The Arts in 2050: Is Classical Next?
An interactive session in which participants forecast a certain future
- event type: Classical:NEXT 15 conference
- start date: 21 May 2015
- time: 16:30 - 17:30
- city/area: Rotterdam
- venue:de Doelen - Conference Room 3
- country: Netherlands
- event submitted by: Piranha Arts
Jeffrey Kimpton (US)
President, Interlochen Center for the Arts USA
Michael Thurber (US)
President, CDZA (Collective Cadenza)
The year 2050. Across the world only a few major performing arts organisations remain. China, the largest arts consuming culture, has closed most of its performing arts centres. The BBC reports a growing phenomenon: collaborative performance zones, clusters of gathering places for creating and performing, virtual hubs and creative spaces. Artists and audiences are linked through biometric creative profiles and paired by interest, skill levels, location and availability. Initiators bring performers and audiences together in shifting live and virtual formats in bold mixes of old and new. Arts organisations and festivals come and go with crowdsourced funding.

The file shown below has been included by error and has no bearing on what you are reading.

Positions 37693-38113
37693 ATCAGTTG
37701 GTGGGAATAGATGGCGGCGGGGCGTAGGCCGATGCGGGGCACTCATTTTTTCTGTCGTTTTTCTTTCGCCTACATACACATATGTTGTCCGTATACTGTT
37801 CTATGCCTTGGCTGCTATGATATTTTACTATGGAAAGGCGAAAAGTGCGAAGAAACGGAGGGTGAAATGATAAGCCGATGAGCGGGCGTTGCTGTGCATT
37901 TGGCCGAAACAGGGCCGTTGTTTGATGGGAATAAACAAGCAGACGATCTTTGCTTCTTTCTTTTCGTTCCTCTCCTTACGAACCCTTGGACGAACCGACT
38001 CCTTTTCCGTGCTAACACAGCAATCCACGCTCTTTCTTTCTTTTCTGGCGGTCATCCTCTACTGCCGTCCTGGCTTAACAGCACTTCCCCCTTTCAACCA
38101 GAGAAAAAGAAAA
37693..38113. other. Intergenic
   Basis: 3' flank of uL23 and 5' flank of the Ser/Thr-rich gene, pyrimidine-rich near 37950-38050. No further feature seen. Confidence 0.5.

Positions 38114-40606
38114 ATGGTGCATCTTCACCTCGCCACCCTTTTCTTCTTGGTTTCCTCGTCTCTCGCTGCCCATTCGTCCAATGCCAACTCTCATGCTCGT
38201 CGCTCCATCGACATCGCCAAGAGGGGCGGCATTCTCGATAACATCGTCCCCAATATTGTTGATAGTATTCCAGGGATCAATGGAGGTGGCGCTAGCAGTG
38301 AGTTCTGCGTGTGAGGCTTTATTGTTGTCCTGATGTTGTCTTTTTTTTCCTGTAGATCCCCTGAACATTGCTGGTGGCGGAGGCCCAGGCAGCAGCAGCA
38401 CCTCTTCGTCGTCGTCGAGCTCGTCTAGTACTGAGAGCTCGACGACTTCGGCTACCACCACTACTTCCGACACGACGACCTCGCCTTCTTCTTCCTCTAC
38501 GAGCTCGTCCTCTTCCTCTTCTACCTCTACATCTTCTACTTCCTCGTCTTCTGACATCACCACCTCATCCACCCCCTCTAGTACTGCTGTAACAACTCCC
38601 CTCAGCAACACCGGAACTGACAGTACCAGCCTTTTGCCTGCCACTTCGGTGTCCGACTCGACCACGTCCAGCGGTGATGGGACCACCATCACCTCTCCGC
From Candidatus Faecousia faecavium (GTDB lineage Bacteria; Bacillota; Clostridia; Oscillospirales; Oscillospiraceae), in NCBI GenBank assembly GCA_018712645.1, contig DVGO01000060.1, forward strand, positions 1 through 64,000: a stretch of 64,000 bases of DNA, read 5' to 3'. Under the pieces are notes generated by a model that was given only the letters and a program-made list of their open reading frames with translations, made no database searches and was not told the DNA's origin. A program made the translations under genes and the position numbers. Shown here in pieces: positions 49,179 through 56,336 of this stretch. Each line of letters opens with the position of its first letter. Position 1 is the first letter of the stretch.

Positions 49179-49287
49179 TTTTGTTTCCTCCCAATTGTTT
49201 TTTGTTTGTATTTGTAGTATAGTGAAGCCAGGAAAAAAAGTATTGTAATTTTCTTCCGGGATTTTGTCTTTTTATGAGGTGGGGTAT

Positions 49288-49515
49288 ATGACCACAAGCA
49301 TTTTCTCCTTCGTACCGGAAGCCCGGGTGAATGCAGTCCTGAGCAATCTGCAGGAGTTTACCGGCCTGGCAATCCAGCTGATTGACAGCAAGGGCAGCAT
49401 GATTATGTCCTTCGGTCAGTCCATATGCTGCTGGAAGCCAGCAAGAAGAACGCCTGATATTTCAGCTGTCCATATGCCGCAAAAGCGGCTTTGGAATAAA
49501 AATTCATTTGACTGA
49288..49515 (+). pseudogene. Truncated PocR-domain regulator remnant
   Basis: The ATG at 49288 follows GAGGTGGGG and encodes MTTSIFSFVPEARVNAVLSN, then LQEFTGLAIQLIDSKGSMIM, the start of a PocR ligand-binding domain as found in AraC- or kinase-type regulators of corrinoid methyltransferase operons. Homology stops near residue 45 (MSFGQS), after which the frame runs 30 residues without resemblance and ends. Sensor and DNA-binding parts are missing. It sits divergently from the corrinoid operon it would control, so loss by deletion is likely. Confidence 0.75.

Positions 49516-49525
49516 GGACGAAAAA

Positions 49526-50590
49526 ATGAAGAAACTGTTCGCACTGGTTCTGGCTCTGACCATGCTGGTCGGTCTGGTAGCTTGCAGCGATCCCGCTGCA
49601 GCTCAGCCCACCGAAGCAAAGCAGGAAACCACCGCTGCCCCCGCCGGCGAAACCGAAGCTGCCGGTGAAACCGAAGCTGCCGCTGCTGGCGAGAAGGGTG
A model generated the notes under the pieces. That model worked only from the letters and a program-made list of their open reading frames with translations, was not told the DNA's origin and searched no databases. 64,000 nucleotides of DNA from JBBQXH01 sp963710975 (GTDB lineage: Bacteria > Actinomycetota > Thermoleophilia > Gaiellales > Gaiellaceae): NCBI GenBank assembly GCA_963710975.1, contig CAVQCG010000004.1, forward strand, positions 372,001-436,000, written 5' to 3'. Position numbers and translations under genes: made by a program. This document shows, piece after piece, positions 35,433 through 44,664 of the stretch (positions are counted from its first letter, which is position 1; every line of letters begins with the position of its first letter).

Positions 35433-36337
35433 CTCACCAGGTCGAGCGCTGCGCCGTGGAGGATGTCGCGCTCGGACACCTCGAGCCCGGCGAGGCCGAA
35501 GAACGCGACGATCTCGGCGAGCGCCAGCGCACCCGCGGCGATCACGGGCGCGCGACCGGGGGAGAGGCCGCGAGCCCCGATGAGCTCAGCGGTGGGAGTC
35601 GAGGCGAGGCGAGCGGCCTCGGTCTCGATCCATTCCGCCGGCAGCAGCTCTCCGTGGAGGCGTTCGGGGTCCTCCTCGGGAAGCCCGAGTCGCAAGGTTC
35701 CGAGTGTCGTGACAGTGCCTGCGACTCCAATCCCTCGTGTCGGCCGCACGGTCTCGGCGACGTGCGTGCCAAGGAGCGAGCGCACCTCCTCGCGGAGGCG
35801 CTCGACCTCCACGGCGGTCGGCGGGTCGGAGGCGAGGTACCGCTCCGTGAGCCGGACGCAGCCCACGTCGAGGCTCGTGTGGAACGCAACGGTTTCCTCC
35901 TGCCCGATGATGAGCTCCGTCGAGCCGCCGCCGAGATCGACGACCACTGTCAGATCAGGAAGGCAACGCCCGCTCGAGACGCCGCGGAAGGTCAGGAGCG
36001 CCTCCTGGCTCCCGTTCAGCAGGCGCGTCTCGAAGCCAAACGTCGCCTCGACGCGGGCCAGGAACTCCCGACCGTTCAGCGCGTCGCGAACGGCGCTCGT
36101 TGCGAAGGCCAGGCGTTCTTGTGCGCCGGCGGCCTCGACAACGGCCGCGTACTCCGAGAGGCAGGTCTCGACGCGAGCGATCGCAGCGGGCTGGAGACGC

Will this happen? Patterns over the last millennium forecast our future; the seeds have been planted. Do we have the courage to adapt? What are the consequences if we do not? Are we ready to start?
Jeffrey Kimpton is president of the Interlochen Center for the Arts USA, steering its distinguished international programmes in arts education, broadcasting and presentations. An innovative leader in education, private philanthropy and for and non-profit leadership, he is a frequent author, speaker and consultant around the world.
Michael Thurber is a composer/creative director. He has written scores for The Royal Shakespeare Company, The Public Theater (NYC), BBC America and NPR. Michael co-founded YouTube’s CDZA (30 million views) and consults with YouTube designing live events at venues like Madison Square Garden and The Kennedy Center.